Backup any data in any location: local and remote systems, physical and virtual servers, private and public clouds, Macs and PCs, tablets and mobile devices, & more! For limited time only, buy any Acronis backup products and get a FREE Amazon/Best Buy gift card worth up to $200!

 
LVL 78

Assisted Solution

by:David Johnson, CD, MVP
David Johnson, CD, MVP earned 125 total points
ID: 36919480
from the source:

Approximately how long will initial encryption take when BitLocker is turned on?

BitLocker encryption occurs in the background while you continue to work, and the system remains usable, but encryption times vary depending on the type of drive that is being encrypted, the size of the drive, and the speed of the drive. If you are encrypting very large drives, you may want to set encryption to occur during times when you will not be using the drive.
What happens if the computer is turned off during encryption or decryption?

If the computer is turned off or goes into hibernation, the BitLocker encryption and decryption process will resume where it stopped the next time Windows starts. This is true even if the power is suddenly unavailable.
Why does it appear that most of the free space in my drive is used when BitLocker is converting the drive?

BitLocker cannot ignore free space when the drive is being encrypted because unallocated disk space commonly contains data remnants. However, it is not efficient to encrypt free space on a drive. To solve this problem, BitLocker first creates a large placeholder file that takes most of the available disk space and then writes cryptographic material to disk sectors that belong to the placeholder file. During this process, BitLocker leaves 6 GB of available space for short-term system needs. All other space, including the 6 GB of free space not occupied by the placeholder file, is encrypted. When encryption of the drive is paused or completed, the placeholder file is deleted and the amount of available free space reverts to normal. A placeholder file is used only on drives formatted by using the NTFS or exFAT file system.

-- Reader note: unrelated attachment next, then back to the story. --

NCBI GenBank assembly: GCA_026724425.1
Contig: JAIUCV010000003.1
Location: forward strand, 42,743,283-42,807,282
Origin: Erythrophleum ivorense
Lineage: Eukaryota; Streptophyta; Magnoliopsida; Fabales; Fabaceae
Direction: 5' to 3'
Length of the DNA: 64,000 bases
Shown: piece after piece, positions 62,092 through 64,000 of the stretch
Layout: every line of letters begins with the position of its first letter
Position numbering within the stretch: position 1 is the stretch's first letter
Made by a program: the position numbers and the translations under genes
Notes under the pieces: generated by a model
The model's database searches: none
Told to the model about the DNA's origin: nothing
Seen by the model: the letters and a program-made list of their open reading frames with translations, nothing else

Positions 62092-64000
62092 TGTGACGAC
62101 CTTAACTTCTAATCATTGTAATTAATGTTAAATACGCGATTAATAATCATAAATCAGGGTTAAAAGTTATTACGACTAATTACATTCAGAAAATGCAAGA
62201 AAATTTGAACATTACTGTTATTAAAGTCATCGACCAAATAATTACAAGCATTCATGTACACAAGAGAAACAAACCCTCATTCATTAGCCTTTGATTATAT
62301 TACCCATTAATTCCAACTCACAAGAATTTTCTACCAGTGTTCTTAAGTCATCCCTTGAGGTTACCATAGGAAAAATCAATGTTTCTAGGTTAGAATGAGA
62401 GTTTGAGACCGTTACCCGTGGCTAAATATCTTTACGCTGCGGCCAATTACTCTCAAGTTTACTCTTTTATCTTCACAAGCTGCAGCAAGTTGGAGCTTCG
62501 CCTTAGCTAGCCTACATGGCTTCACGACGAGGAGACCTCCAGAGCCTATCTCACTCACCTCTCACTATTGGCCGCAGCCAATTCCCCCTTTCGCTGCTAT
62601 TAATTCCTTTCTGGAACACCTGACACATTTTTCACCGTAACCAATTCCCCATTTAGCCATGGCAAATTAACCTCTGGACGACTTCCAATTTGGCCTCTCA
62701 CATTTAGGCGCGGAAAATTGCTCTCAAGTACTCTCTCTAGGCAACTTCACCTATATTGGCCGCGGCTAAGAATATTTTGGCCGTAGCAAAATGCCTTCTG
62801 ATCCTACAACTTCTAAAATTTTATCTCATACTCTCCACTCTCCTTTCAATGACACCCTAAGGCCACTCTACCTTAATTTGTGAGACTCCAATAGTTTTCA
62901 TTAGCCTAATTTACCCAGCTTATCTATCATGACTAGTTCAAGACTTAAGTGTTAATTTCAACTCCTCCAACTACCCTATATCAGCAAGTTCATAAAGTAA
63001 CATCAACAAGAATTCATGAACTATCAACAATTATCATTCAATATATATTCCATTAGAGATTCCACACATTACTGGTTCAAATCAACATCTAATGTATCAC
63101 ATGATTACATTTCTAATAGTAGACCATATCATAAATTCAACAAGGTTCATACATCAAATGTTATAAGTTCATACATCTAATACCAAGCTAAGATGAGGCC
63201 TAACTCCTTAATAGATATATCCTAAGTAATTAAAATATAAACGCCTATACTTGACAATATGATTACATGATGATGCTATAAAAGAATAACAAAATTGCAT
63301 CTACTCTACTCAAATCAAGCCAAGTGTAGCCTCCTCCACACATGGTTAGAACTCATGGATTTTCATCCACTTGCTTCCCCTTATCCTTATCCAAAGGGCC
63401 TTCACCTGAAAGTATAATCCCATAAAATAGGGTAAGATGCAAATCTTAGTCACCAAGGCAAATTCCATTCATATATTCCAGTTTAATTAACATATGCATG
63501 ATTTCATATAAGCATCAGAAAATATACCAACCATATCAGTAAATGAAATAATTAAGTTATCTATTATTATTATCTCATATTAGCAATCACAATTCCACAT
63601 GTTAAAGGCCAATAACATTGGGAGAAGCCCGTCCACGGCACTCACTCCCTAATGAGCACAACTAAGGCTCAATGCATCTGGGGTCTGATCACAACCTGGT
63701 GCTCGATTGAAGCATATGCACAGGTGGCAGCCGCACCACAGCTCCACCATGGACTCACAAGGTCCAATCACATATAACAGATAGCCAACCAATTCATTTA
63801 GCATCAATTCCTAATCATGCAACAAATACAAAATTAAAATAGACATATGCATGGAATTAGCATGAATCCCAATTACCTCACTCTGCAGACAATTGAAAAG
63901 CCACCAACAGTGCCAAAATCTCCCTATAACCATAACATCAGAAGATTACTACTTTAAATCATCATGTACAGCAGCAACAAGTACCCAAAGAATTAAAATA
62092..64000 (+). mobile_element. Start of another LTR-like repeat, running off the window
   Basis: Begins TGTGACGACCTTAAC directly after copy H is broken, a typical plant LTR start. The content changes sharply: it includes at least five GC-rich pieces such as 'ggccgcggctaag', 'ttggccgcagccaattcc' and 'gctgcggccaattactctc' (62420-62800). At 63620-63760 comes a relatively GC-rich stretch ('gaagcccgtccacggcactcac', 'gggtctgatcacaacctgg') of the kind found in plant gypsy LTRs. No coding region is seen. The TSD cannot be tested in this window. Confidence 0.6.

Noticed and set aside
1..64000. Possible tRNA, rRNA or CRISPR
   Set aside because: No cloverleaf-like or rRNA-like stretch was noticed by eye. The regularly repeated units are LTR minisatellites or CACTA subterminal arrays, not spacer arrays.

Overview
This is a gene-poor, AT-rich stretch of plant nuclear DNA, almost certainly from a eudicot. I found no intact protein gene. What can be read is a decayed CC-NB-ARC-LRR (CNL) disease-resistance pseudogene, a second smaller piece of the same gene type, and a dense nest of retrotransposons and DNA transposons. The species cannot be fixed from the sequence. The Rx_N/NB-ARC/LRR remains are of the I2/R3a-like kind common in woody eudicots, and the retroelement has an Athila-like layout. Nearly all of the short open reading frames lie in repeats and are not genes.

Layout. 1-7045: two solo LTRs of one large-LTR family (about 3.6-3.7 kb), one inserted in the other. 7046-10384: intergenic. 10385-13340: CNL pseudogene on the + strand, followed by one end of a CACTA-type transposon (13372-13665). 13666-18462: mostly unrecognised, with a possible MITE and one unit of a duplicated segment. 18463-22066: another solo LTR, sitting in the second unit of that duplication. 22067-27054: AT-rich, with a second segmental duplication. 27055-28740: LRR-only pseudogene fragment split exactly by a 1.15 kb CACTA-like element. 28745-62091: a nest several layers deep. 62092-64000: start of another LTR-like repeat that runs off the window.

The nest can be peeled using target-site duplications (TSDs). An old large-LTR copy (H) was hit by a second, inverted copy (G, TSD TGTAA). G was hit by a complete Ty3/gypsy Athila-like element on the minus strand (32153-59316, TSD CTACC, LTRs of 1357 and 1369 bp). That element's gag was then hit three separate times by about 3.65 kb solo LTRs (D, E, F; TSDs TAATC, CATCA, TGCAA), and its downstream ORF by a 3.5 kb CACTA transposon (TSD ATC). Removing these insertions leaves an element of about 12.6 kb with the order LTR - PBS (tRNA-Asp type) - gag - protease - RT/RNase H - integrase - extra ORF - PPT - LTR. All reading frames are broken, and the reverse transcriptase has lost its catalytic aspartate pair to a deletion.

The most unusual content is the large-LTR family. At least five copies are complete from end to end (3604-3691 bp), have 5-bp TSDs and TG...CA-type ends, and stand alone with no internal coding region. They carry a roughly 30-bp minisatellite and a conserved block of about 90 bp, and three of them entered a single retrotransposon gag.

If you want to reclaim this free space before encryption of the drive has completed, you can use the Manage-bde command-line tool to pause encryption. To do this, open an elevated command prompt and type the following command, replacing driveletter with the letter of the drive you want to pause encryption on:

manage-bde –pause driveletter :

When you are ready to start encrypting the drive again, type the following command:

manage-bde –resume driveletter :
0
 
LVL 78

Expert Comment

by:David Johnson, CD, MVP
ID: 36919491
please note: bitlocker or any drive encryption is not a substitute for proper backup policies
0
 
LVL 33

Assisted Solution

by:Dave Howe
Dave Howe earned 250 total points
ID: 36919496
There is no one perfect category-killer in this category - probably just as well, for all the players in the game who aren't that product. Like most things (operating systems, encryption, email solutions, whatever) you need to make a list of "must haves" a list of "would likes" and a list of "must not dos" and see what is the best match. most people have "not cost anything" in the middle list :)


you can add bitlocker retroactively - in win7, all you need do is right-click the boot volume and turn it on (on versions that support it) - if your hardware doesn't offer a TCM then you may need to use a thumbdrive to store your key.